Inside the host’s stomach, the flea’s body is digested and the young tapeworm is released. It finds a nice spot to attach and the life cycle begins again. It takes 3 weeks from the time the flea is swallowed to the time tapeworm segments appear on the pet’s rear end or stool.

Controlling fleas is essential to prevent recurring infections with this species of tapeworm.

See information on flea control.

Why is it Called a Tapeworm?

This creature gets its name because its segments and body are very flat and look like a piece of tape.

What do they look like?

Inside a pet, the adult tapeworm can be a half a foot long or more. It is made of small segments, each about the size of a grain of rice. The tapeworm’s head hooks onto the pet’s intestine with tiny teeth and the worm absorbs nutrients through its skin. Each segment contains a complete set of organs but as new segments grow in at the neck area and older segments progress to the tip of the tail, the organs disintegrate except for the reproductive organs. When the segment drops off from the tail tip, it is only a sac of eggs.

This segment is white and able to move when it is fresh and, at this time, looks like a grain of white rice. As the segment dries, it looks more like a sesame seed.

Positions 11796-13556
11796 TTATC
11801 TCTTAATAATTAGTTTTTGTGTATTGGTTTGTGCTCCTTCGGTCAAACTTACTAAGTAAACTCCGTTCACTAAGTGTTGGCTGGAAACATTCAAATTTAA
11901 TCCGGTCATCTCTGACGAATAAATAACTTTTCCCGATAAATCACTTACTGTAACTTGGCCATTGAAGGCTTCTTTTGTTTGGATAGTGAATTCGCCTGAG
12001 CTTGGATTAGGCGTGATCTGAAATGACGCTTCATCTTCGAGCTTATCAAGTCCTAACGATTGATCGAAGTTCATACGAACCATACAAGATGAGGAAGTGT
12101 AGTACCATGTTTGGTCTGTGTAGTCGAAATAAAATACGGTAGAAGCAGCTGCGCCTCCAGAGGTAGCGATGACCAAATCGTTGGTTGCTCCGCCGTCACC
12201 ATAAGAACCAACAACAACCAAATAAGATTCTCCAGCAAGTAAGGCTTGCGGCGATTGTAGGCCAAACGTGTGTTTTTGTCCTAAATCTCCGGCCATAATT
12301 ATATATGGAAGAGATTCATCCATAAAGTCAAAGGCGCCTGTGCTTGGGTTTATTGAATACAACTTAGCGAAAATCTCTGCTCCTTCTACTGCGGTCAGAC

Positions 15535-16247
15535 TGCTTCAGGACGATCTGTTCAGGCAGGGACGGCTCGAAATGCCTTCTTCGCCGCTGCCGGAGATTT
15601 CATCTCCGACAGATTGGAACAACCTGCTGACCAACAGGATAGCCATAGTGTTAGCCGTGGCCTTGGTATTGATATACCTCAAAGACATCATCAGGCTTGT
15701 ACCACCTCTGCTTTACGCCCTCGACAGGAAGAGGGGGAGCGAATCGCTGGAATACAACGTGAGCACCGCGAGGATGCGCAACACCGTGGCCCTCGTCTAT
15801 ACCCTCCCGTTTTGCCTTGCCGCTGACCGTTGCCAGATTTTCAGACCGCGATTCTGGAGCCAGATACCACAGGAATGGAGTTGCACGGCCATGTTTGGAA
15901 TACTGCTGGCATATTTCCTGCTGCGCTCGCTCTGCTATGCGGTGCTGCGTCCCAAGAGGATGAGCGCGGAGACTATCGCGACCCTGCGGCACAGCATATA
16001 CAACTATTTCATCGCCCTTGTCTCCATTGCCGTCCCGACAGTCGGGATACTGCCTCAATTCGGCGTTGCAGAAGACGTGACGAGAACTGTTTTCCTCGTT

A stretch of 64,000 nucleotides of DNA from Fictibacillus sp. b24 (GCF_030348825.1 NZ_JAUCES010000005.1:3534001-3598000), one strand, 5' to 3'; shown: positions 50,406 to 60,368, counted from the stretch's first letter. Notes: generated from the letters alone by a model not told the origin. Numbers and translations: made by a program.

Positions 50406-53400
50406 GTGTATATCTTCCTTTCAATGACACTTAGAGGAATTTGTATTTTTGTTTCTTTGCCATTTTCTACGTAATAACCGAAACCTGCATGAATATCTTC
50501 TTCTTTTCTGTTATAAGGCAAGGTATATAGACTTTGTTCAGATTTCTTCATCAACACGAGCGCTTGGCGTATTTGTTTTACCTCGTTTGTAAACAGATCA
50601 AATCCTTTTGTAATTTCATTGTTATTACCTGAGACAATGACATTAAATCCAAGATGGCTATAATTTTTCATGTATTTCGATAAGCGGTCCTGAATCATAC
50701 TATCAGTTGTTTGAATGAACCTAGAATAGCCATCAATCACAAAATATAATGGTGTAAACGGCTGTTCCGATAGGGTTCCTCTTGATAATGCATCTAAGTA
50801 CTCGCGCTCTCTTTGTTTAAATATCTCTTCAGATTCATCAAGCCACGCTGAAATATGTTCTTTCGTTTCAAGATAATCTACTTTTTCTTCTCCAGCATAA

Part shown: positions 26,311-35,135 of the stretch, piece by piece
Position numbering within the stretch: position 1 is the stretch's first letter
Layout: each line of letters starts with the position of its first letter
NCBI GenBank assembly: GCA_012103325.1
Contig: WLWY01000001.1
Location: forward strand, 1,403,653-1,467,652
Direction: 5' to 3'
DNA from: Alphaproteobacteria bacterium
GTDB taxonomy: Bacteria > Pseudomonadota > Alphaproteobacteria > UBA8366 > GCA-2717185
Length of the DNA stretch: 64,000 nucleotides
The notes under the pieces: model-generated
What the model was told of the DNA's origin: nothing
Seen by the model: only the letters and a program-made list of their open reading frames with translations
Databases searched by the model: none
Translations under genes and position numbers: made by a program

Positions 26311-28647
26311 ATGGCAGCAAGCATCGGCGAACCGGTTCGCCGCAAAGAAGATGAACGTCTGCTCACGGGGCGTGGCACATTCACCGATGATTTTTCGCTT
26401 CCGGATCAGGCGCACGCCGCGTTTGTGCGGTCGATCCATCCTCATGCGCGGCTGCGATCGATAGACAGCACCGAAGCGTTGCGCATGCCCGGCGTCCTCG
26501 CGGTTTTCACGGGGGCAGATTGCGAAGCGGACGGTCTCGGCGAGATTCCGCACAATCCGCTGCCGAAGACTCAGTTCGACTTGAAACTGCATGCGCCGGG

Where do they Come from?

There is no other way for a pet to get Dipylidium caninum except from fleas.

Many people who had thought their pet could not possibly have fleas find out about the infestation this way. The tapeworm segment breaks open, releasing its eggs. A larval flea consumes the egg along with the flea dirt that it normally eats. As the larval flea matures, so does the baby tapeworm. When a grooming dog or cat licks the flea and swallows it, the dead flea is digested in the dog’s stomach, releasing the baby tapeworm. The tapeworm is passed to its new home in the dog or cat’s small intestine, where it attaches and lives its life.

This parasite does not harm the pet in any way as there are plenty of nutrients passing by to serve both the host and its tapeworm (tapeworms require very little nutrients.) Still, high performance dogs, who need every calorie working for them, may show a decrease in performance because of a tapeworm infection.

There is another type of tapeworm that may be confused with Dipylidium caninum and that is the Taenia genus of tapeworms. This tapeworm has a segment that looks different and has a different mechanism of infection.

How do you Know if your Pet has them? Why do they Sometimes Fail to Show up in a Fecal Test?

Because the eggs are passed by the pet in packets (segments), they often do not show up on the fecal exam; the packet must break open for the eggs to be seen. Consider that the pet has tapeworms if segments are seen under its tail, around its anus, or on its feces. Segments can be passed in small groups connected to each other, leading the owner to describe a worm that sounds larger than a grain of rice. Tapeworm segments are also quite flat.

Some people will mistake maggots in the stool for tapeworms. Maggots are not seen in freshly passed stool and are not flat.